Ear problems in Labradors

by Pippa on December 18, 2014

ear problems labradorsLabradors are prone to a number of different types of ear infection.

Nature designed dogs with pricked up ears for a good reason.

Upright ears allow good air flow which helps to keep ears free from infection.

Floppy ears have flaps which cover the ear canal, creating a warmer, darker environment where germs and other unwanted visitors can grow and flourish.

What this means is that Labradors, and other floppy eared dogs, are somewhat more prone to ear problems, than dogs with pricked up ears.

Individual Labradors with narrow or very hairy ear canals are also at a particular disadvantage

Signs of trouble

So, how do you know that your Labrador is having problems with his or her ears?

Ear problems can be highly irritating, so you may see behaviours like head shaking and ear flapping.  Or the dog may simply keep tilting his head to one side.

Your dog may scratch at his ears with his hind feet.  Or he may drop his head down and rub his ears with his front foot.

He may even put his head on the ground and rub his ear along the floor.

But, sometimes, ear problems can go undetected.  This is why it is a good idea to inspect your dog’s ears from time to time.

A grubby or sore appearance with a lot of dark brown wax coming from the ear canal, is not a good sign.  Nor is any kind of odour.  Your dog’s ears should not smell at all.

Common causes of ear problems

  • Ear mites
  • Yeast infection
  • Bacterial infection

Ear mites are tiny creatures that can infest the ear canal.  They are just visible to the naked eye and your vet may be able to see them, when he looks in your dog’s ear.  He’ll certainly be able to see them under a microscope.

A yeast or fungal infection is another common problem and this can cause the ear to smell unpleasant, as can a bacterial infection.

Action

The first step is to get a diagnosis.  Your vet will be able to look inside your dog’s ear with an otoscope.

He can also send off samples of the material inside your dog’s ear to confirm exactly what is lurking in there. He may want you to clean your dogs ears each day for a while to help improve the environment inside them.

If your vet thinks that there is a bacterial infection he may prescribe antibiotic drops to be placed into the ears. A yeast infection can be treated with anti fungal drops.

Will it get better on its own?

It can be tempting to leave what seems to be a relatively minor problem, and to wait and see if it clears up on its own.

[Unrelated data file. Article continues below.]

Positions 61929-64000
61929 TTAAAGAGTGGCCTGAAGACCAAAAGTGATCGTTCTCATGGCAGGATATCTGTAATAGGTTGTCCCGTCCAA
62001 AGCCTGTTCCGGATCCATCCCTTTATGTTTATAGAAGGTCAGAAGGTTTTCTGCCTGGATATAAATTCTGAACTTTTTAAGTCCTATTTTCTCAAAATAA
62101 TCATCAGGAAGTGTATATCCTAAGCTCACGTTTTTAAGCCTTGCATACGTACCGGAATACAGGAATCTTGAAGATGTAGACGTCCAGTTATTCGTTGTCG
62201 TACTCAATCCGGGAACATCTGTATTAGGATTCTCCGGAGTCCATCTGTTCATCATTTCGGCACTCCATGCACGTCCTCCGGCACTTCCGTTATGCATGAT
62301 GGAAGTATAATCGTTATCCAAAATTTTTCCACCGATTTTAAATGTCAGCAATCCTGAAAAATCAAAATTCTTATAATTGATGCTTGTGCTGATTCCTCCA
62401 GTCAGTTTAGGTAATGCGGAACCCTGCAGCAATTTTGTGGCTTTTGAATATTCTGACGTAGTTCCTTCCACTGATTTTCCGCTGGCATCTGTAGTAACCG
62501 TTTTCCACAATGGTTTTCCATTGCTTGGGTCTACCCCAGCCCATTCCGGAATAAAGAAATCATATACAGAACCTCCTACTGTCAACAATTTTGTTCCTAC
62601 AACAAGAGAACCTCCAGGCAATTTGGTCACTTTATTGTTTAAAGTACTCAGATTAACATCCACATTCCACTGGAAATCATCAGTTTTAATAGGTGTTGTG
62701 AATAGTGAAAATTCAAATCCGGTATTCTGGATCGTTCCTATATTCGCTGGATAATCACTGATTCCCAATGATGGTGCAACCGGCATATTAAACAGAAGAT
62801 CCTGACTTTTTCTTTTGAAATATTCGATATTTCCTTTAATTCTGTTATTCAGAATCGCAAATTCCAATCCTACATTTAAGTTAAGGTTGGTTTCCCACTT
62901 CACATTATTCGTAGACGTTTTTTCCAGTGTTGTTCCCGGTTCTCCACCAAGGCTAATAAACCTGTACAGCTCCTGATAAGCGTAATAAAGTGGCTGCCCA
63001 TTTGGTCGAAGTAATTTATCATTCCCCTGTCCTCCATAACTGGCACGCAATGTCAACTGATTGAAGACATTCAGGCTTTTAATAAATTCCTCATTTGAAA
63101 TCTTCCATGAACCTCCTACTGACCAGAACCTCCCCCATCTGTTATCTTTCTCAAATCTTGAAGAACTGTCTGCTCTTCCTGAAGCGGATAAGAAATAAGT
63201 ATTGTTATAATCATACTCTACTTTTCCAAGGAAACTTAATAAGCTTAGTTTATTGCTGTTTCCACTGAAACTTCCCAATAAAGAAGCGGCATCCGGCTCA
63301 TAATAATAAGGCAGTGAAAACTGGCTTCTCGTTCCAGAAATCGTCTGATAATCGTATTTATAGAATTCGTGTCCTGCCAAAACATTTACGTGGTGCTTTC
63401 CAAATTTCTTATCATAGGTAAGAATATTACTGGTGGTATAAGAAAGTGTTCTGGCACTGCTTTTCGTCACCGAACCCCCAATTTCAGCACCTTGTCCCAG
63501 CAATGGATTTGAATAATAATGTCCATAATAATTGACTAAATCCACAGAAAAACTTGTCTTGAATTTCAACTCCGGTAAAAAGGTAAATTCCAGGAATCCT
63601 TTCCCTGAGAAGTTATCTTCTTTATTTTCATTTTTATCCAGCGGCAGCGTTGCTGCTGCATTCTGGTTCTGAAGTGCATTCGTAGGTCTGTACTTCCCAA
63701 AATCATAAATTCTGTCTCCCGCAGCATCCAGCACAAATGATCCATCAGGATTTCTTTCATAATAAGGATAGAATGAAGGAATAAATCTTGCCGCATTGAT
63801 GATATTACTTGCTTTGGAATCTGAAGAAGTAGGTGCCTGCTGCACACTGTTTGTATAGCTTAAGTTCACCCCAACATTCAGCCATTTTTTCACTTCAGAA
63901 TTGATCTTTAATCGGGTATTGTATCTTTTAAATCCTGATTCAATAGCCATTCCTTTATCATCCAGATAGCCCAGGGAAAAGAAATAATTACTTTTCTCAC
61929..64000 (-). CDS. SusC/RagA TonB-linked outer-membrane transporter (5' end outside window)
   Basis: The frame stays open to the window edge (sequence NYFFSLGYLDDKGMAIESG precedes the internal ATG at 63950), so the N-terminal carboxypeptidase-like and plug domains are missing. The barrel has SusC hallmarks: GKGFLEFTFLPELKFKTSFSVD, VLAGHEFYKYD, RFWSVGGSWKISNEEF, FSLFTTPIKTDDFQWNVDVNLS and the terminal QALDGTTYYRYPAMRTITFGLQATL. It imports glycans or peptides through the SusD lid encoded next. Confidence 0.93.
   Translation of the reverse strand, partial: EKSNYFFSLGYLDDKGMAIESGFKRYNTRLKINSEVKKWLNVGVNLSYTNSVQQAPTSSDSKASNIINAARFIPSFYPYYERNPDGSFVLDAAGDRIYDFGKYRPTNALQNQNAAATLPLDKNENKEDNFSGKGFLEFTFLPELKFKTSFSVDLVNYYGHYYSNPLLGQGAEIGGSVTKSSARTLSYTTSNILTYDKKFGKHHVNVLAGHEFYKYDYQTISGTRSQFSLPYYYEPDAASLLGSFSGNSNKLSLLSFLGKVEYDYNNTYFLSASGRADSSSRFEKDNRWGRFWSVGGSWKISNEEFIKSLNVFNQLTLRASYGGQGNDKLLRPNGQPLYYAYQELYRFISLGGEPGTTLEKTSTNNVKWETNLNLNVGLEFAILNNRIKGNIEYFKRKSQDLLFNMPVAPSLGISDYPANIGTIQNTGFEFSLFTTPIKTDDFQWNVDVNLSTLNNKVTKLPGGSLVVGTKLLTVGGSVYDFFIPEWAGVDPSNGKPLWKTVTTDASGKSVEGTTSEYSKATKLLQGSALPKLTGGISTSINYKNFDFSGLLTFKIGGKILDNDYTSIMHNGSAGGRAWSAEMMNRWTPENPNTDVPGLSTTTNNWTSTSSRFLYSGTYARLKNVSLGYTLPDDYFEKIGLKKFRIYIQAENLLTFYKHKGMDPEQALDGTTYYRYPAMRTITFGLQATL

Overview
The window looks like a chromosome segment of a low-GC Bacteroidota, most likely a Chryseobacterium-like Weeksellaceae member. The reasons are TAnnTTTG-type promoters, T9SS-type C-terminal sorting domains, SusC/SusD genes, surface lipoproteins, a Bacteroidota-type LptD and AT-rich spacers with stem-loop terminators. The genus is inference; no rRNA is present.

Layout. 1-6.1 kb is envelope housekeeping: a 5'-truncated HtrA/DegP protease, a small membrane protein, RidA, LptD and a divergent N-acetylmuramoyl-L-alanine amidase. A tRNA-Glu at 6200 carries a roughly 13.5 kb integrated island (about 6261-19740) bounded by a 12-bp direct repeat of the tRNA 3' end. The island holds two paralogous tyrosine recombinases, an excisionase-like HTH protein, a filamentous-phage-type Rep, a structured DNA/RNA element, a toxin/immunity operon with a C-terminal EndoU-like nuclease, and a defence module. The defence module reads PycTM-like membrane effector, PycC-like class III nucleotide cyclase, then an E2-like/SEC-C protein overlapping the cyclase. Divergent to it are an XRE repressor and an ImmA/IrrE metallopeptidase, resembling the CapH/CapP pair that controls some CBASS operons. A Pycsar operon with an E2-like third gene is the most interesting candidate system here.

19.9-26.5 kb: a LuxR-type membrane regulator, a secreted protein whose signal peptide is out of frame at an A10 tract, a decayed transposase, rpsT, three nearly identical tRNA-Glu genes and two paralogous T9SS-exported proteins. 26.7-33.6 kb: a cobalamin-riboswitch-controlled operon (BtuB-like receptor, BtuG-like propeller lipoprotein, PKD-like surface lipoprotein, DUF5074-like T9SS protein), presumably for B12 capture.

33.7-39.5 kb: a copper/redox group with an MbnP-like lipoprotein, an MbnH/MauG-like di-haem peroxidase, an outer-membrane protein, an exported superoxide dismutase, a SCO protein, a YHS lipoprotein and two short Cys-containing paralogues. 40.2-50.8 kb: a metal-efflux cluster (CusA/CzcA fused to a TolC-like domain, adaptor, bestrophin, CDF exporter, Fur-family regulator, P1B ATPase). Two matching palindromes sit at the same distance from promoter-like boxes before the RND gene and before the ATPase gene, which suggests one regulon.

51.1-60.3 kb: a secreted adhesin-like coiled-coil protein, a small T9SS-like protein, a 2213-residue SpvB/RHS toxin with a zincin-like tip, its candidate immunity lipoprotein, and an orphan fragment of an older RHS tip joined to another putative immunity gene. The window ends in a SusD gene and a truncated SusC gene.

With ear infections this is a bad idea, for three main reasons.  Firstly because they are distressing for the dog.  Secondly, if not resolved, ear infections can lead to permanent deafness.

And thirdly because the dog that is flapping his ears to relieve the irritation inside them, is quite likely to give himself a haematoma of the ear flap.  This is where bleeding occurs inside the flap from the constant shaking, and a big cyst fills with blood and if left may eventually burst.

Treating the haematoma, stitching, draining etc, can be a lot more trouble, and a lot more expensive, than treating the original ear infection.

Prevention

A good circulation of air is the best way to keep ears healthy.

Upright ears have the advantage, but you can help your labrador by keeping his ears clean and free from debris so that the environment inside them does not encourage and overgrowth of unpleasant visitors.

If your dog has a lot of hair growing in around the entrance to the ear canal, your vet may recommend you trim it.

Cleaning ears

A large ball of cotton wool moistened with warm boiled water or a little of the ear cleaner recommended by your vet can be gently wiped around the opening of the ear canal, as far as you can easily see.

Don’t be tempted to poke anything down into the ear canal itself, this just pushes wax etc back inside and may make it more difficult for the dog’s ears to clean themselves naturally.

Summary

Your first port of call is a trip to the vet.  It’s tempting to try and treat the problem yourself,  but the main problem is diagnosing what is wrong, and your vet has the equipment, knowledge and facilities to do this.

You don’t want to end up with an operation on your dog’s ear flap either.  So it’s best to get the vet involved sooner rather than later

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